Writing a script that opens the programs you need to start your day!

Every time I start my workday, I have a series of applications and browser tabs that I have to open to get ready for work. It’s not the most complicated process, but it’s a little tedious to have to open all of the same tabs/programs every single day (especially when one of the urls needs to be opened in incognito mode to work properly). So, this morning I started tinkering with a script that would automate that work for me, and I thought it would be a good idea to write this post with instructions so you can automate the start of your workday (or any other task for that matter). This works on a MacBook using a zsh terminal.

Step 0: If you don’t already have one, create a folder where you’ll keep all of your scripts.

I put them in ~/scripts, but anywhere you want to store it will work.

Step 1: Add that directory to the PATH

If you stored the scripts at ~/scripts you can use the following command to export the directory to the PATH

export PATH=”$PATH:~/scripts”

Otherwise, replace “~/scripts” in that command with the path to your scripts folder.

Step 2: Create a .sh file where you’ll write your script

In your terminal, navigate to your scripts directory, and once there use the command:

touch ***your_script_name***.sh

To create your .sh file, then open that file in your text editor of choice.

Step 3: Write the script

This is what my script looks like, but there are a few things going on here, which I’ll discuss below:

`#!/bin/bash`

echo “Opening your incognito tabs…”
open -a “Google Chrome” -n — args — incognito “https://learn.co/___hidden___" “https://docs.google.com/spreadsheets/___hidden___" “https://www.google.com/gmail/about/#" “https://github.com/" “https://help.learn.co/en/articles/___hidden___"
sleep 2
echo “Opening Slack…”
open -a Slack
sleep 1
echo “Done.”
echo

First there are a couple of things that you can either ignore, or customize to your liking. The script works with or without the #!/bin/bash command on the top line, but I think it's good to be explicit there. Also, the echo commands simply dictate what gets output to the terminal as the script runs, so you can include as many of those as you want. Finally, the sleep command just tells the script to pause for a number of seconds before running the next line of the script (see this guide for more info on the sleep command).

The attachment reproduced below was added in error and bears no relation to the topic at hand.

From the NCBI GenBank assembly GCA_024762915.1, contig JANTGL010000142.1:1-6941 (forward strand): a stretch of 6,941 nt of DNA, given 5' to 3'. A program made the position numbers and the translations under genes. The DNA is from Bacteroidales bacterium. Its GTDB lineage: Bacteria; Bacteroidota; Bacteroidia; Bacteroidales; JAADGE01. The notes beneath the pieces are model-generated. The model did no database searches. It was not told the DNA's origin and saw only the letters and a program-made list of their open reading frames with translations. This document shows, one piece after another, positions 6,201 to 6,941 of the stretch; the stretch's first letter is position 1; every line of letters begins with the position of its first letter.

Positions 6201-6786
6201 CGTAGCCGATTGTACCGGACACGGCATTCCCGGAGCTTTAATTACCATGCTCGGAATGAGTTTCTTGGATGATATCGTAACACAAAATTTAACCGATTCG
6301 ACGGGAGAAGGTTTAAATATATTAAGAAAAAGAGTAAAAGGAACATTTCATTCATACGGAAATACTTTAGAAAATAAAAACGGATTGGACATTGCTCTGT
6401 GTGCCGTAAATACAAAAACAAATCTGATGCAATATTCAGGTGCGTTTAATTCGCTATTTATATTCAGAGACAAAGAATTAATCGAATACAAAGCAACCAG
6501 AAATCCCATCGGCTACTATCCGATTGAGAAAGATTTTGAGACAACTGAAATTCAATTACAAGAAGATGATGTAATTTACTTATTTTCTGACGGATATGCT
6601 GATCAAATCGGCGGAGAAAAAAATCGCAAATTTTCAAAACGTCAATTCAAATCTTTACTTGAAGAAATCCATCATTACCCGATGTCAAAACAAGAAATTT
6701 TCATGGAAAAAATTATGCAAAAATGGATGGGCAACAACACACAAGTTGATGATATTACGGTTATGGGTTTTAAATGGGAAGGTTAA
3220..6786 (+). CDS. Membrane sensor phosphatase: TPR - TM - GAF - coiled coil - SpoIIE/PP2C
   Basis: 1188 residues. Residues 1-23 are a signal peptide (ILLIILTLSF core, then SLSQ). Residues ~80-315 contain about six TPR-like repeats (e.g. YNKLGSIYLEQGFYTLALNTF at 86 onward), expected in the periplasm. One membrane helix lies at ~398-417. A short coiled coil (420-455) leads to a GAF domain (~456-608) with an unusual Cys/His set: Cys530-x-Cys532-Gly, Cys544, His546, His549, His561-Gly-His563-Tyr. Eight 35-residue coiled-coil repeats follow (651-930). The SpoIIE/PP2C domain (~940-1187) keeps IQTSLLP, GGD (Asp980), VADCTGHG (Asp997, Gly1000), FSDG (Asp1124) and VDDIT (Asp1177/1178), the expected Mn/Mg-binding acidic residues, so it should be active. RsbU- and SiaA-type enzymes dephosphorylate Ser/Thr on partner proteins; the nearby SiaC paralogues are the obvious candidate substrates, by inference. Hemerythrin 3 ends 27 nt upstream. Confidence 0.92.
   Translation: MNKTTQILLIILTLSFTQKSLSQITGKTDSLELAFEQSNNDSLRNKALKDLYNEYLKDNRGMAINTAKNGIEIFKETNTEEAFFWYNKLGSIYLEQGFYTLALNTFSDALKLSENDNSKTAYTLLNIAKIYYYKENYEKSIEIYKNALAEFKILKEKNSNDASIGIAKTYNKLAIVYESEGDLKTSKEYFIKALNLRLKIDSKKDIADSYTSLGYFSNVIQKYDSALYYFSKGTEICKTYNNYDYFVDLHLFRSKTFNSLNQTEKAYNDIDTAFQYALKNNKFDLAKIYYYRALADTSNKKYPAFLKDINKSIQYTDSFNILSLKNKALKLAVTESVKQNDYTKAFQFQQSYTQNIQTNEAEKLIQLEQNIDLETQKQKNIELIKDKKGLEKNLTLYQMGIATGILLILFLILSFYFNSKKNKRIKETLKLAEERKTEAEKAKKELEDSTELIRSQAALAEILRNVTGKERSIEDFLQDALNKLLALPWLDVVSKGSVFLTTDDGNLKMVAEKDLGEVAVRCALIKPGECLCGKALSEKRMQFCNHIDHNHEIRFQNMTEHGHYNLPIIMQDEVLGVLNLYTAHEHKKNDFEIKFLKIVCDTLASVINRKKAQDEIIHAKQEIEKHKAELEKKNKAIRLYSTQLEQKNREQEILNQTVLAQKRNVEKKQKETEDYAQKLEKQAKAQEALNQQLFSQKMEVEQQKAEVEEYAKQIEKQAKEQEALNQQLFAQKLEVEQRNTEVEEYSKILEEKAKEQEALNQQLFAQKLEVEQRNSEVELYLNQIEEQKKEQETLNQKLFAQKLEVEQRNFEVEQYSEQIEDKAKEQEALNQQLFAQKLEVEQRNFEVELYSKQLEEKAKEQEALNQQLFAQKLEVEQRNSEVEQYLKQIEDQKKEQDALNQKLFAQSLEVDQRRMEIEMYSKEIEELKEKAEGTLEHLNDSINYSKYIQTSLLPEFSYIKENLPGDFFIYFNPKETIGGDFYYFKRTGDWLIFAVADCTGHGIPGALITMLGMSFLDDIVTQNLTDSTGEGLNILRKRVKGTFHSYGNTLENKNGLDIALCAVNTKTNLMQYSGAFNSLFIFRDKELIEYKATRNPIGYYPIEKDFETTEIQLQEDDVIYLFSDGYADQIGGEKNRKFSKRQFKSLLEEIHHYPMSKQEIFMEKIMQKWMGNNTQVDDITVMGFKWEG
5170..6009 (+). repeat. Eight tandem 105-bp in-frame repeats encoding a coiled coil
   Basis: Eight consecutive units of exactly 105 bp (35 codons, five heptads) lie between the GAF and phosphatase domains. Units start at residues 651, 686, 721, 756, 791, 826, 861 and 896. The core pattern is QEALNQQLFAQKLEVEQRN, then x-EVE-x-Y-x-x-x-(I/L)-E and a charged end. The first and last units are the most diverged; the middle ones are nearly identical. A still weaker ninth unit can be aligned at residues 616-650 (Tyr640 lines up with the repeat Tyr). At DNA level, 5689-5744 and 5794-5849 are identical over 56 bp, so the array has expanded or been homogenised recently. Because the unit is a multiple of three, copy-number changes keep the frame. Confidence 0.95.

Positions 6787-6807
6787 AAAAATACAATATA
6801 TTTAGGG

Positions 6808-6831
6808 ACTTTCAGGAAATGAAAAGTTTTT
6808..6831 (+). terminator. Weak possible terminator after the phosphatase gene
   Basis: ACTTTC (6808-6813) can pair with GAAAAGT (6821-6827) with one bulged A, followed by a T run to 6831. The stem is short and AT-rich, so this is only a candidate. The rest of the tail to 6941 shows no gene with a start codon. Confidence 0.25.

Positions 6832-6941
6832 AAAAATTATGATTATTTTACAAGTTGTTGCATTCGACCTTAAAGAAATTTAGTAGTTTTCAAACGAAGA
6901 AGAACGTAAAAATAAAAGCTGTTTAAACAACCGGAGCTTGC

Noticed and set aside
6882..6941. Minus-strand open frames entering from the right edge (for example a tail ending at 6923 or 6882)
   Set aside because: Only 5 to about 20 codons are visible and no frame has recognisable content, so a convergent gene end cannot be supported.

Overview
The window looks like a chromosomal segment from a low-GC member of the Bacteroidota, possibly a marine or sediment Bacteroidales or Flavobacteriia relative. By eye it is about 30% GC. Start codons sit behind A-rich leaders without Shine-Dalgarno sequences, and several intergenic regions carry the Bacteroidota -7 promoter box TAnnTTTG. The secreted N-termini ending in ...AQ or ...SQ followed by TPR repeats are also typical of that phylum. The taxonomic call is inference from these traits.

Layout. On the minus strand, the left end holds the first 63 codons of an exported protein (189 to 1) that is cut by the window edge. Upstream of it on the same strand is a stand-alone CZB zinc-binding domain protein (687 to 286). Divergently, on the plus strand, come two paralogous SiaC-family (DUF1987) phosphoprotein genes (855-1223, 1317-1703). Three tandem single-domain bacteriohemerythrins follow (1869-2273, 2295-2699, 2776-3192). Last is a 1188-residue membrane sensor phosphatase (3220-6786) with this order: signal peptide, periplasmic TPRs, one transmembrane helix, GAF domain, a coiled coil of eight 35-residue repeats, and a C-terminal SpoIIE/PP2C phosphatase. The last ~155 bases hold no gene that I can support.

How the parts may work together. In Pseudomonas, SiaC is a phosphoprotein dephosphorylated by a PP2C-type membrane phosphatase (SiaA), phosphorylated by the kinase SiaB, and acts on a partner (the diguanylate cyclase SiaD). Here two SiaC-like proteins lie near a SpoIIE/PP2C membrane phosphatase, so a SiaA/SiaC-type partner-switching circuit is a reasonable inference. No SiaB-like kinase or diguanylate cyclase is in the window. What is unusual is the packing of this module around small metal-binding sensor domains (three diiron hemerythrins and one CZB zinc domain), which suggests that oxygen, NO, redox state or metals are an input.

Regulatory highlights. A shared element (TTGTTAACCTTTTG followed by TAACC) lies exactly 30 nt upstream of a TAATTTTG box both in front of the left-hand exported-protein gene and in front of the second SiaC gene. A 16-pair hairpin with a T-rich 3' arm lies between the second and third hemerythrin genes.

The command that’s doing the heavy lifting is the open -a command. Let's start with the basic example that I'm using for Slack, then we'll look at the more complex Google Chrome example. Note: you can test out the open -a commands that you're trying to use in your command line before including them in your script.

Opening an application is fairly simple from the command line. You simply use the open -a command followed by the name of the program, and if the program has a name that is more than one word, wrap the name in quotes. Here, we’re using open -a Slack to open slack. Note: if you already have a program open, this command will simply bring that application window to the front of your screen.

Next, let’s talk about how to open chrome tabs using the open -a command. Chrome allows you to use open -a with a series of URLs after it to open multiple tabs. For example, the following command:

open -a “Google Chrome” “https://wikipedia.com" “https://espn.com"

Would open two new chrome tabs for Wikipedia and ESPN.

In my script, I’m doing something a little different, because I want my tabs to open in a new incognito window. For that reason, I use -n --args --incognito before my URLs. Customize those URLs to your liking, and move on to the next step.

Step 4: Set the permissions on your new script

From your scripts directory run the following command:

chmod u+x ***your_script_name***.sh

This will allow you to execute your script from the terminal.

At this point, you should be able to run your script using the following command:

~/your_script_path/your_script/name.sh

For example, mine looks like this:

~/scripts/open_expert_chat.sh

That’s a pretty long command, but we can use zsh aliasing to make this easier:

Step 5: (Optional) create a zsh alias for your new script

If you’re using zsh aliasing the command above is pretty straightforward (if you don’t have zsh, you can use this guide to install it). For example, I can simply type aaq into my terminal and it runs my script for me.

To do this, open your ~/.zshrc file in your code editor. Here you can add a line (anywhere really, but I added mine to the bottom of the file) for your alias. My alias line looks like this:

alias aaq=”~/scripts/open_expert_chat.sh”

So if you wanted to do the same with yours you would add:

alias ***your_alias_code***=”***your_command_from_step_4***”

Make sure you close and reopen your terminal before testing your alias out.

Conclusion

That should allow you to open any programs you need to start your day. I’d like to expand on this to allow me to actually sign into some of the websites that I’m opening and maybe send a slack message when I start. It would also be really cool if I could use Apple’s tile windows feature to put the Chrome windows on the left and the Slack window on the right.

Resources:

Code. Run. Eat.